As a Bollywood film must have its song and dance sequences, so a Chinese film must have its martial arts, and these are abundant, from the power-struggle between the Emperor and the Crown Prince at the beginning to later large-scale battles. One superb moment has Ninja-type characters descending on wires from enormous cliffs above a small settlement and landing on the roofs. At the end we have an extraordinary battle between three or four different armies (I got a bit muddled after midnight), each of them in full battle armour, and in such close formation that their weaponry seems as likely to cause friendly fire as to dispose of the enemy. Unfortunately this battle

arrives after things have got very silly, and itself seems rather daft. You've lost any idea of which army belongs to which character by this stage, apart from the one the Crown Prince is leading.

It's a pity such a film should totter on its weak story.  Otherwise this would be a classic piece of better-than-Hollywood filmmaking.

Friday, January 03, 2014

Petition regarding video game

I don't usually copy and post email newsletters that come to me, mostly because of copyright issues, but in this case I don't think the organisers will have any concern with me posting the following:

The Coalition to Stop Gun Violence has been working for weeks now to get the grotesque "Slaying of Sandy Hook" video game removed from the Internet.  Prior to the one-year annivesary of the Newtown tragedy on December 14, 2012, we contacted the three websites still hosting the game and asked them to delete it from their servers. Despite getting a verbal commitment from one website host to do so, none have done so as of today.
With over 11,600 names on our petition to have the game deleted (including yours), it's time to turn up the heat on those who continue to host "The Slaying of Sandy Hook" video game. That's why I'm asking you to email the following three website hosts to tell them to remove the game from their servers immediately:
Website: swfchan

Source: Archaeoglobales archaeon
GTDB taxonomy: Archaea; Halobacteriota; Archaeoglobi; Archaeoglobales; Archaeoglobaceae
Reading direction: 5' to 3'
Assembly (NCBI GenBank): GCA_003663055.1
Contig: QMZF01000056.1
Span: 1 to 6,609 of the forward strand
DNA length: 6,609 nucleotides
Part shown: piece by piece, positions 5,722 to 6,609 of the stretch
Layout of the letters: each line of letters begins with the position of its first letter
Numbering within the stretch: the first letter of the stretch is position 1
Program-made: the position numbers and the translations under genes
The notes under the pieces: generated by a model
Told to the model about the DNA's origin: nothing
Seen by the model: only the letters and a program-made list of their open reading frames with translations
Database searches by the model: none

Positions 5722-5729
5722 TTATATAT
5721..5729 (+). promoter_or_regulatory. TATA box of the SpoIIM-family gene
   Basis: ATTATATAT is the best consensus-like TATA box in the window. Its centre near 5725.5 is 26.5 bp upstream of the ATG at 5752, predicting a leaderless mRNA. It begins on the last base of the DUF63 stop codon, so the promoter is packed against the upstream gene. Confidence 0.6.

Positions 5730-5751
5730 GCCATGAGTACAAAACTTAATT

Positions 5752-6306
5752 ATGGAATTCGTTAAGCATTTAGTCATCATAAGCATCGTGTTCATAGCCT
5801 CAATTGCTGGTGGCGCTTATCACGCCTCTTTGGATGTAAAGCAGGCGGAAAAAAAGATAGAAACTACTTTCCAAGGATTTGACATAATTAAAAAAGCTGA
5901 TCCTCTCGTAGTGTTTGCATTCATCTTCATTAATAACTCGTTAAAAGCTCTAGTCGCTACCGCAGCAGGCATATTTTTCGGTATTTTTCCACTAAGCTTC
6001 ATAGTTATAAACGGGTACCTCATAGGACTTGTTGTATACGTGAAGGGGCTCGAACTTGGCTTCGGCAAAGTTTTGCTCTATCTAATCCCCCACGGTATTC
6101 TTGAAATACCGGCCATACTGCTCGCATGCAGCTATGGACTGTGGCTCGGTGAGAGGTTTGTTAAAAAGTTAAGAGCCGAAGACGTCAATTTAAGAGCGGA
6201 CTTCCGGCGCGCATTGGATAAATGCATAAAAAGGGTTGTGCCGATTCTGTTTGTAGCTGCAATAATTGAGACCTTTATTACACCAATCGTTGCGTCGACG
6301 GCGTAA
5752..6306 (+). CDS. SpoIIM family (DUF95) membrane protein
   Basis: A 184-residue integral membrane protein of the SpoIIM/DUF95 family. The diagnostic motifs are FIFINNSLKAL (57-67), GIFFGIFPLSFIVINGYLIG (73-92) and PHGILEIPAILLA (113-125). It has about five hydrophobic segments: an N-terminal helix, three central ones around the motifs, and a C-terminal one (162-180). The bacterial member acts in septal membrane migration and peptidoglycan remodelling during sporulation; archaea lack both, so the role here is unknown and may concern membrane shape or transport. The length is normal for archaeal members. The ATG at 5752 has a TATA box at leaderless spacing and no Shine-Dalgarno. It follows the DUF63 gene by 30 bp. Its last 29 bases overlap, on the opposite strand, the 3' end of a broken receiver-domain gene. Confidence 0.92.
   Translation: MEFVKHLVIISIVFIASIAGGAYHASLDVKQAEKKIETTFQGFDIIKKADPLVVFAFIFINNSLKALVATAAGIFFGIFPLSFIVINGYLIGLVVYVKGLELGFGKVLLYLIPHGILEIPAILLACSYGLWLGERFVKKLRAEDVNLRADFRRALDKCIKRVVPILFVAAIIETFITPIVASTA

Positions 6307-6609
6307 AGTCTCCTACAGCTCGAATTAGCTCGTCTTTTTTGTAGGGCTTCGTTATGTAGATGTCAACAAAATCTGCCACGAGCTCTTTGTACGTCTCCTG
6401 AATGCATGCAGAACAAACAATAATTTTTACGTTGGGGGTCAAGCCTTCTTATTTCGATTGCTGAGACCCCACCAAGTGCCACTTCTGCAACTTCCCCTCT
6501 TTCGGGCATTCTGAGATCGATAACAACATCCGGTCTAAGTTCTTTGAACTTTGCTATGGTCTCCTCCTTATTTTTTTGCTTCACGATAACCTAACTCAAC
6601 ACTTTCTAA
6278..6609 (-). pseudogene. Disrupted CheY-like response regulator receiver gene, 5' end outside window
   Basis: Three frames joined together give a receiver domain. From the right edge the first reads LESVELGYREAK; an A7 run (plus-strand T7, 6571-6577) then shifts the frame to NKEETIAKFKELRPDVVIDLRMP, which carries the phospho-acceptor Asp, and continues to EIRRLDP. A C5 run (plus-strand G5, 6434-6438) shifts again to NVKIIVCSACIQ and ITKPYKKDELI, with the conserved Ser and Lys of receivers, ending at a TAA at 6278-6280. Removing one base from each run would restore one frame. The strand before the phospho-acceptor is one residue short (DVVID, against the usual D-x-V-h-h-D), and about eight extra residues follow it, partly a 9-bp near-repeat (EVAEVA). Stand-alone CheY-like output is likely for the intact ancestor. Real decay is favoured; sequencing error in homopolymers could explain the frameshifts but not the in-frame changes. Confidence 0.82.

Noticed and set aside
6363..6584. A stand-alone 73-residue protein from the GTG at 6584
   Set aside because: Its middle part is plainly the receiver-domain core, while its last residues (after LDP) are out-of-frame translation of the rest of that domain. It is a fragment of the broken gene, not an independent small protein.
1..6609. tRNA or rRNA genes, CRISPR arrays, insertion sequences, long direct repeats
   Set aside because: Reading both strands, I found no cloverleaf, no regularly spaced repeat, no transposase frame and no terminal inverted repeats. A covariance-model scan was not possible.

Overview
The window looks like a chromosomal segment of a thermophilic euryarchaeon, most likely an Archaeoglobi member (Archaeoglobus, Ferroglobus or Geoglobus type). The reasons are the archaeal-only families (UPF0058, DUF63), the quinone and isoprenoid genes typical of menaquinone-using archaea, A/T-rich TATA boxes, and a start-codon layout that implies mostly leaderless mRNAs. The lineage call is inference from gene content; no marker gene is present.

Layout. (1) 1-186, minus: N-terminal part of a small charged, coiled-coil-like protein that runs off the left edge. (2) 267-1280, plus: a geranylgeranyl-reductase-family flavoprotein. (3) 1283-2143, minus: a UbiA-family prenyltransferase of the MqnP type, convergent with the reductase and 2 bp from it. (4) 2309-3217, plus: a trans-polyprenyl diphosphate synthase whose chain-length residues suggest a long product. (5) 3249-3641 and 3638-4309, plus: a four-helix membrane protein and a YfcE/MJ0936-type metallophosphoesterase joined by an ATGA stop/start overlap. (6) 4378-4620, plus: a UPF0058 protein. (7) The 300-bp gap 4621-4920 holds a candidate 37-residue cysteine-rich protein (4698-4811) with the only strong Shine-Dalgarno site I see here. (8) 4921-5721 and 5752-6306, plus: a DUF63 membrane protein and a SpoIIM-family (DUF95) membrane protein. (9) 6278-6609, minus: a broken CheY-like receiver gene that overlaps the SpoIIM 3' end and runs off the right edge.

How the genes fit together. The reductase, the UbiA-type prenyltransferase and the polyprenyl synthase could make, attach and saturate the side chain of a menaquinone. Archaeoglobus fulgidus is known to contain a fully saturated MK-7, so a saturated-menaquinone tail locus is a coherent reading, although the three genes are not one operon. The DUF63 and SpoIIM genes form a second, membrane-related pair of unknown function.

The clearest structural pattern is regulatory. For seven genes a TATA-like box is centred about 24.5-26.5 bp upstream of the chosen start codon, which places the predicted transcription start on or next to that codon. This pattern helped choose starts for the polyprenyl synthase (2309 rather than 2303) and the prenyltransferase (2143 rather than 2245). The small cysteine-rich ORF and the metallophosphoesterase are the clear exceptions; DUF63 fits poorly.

Admin Name: Mackan Zoor
Website: swfcabin
Adminstrator: Pascal Smeets
Website: Game Jolt
Administrator Name: David DeCarmine
Feel free to use the following template for your email:
Dear ______,
I am contacting you because your website, swfchan, is currently hosting the video game, “The Slaying of Sandy Hook Elementary.”  I have signed a petition calling on the creator of the game, Ryan Jake Lambourn, and websites like yours that are hosting it, to permanently remove it from the internet.  So far the petition has been signed by more than 11,600 Americans:
Ryan Jake Lambourn claims on his website that he is a supporter of tighter firearm regulation and intended his game to be a tool in service of that goal. I hope you can see that in this case, however, that the graphic and violent nature of the game is not helpful, but instead very hurtful to the survivors of that tragedy (and other gun-related massacres).
I am not trying to squelch your right to free speech or impinge on your business.  I am reaching out to you simply as one human being to another and asking if you would consider removing “The Slaying of Sandy Hook Elementary” from your website in order to spare some good people unnecessary pain during a very hard time.
Thank you very much.
There is no room in civil society to glorify mass shooting atrocities as entertainment and inflict unnecessary pain on survivors who are still grieving over the loss of their loved ones. We have heard personally from several survivors who find this game offensive and damaging. Enough is enough.
Thank you for your continued help in this campaign. If we stand together and keep the heat on, I am confident we can prevail and do right by those who lost so much at Newtown.

Josh Horwitz
Executive Director
Coalition to Stop Gun Violence

If you agree with this, perhaps you could send these websites an email too.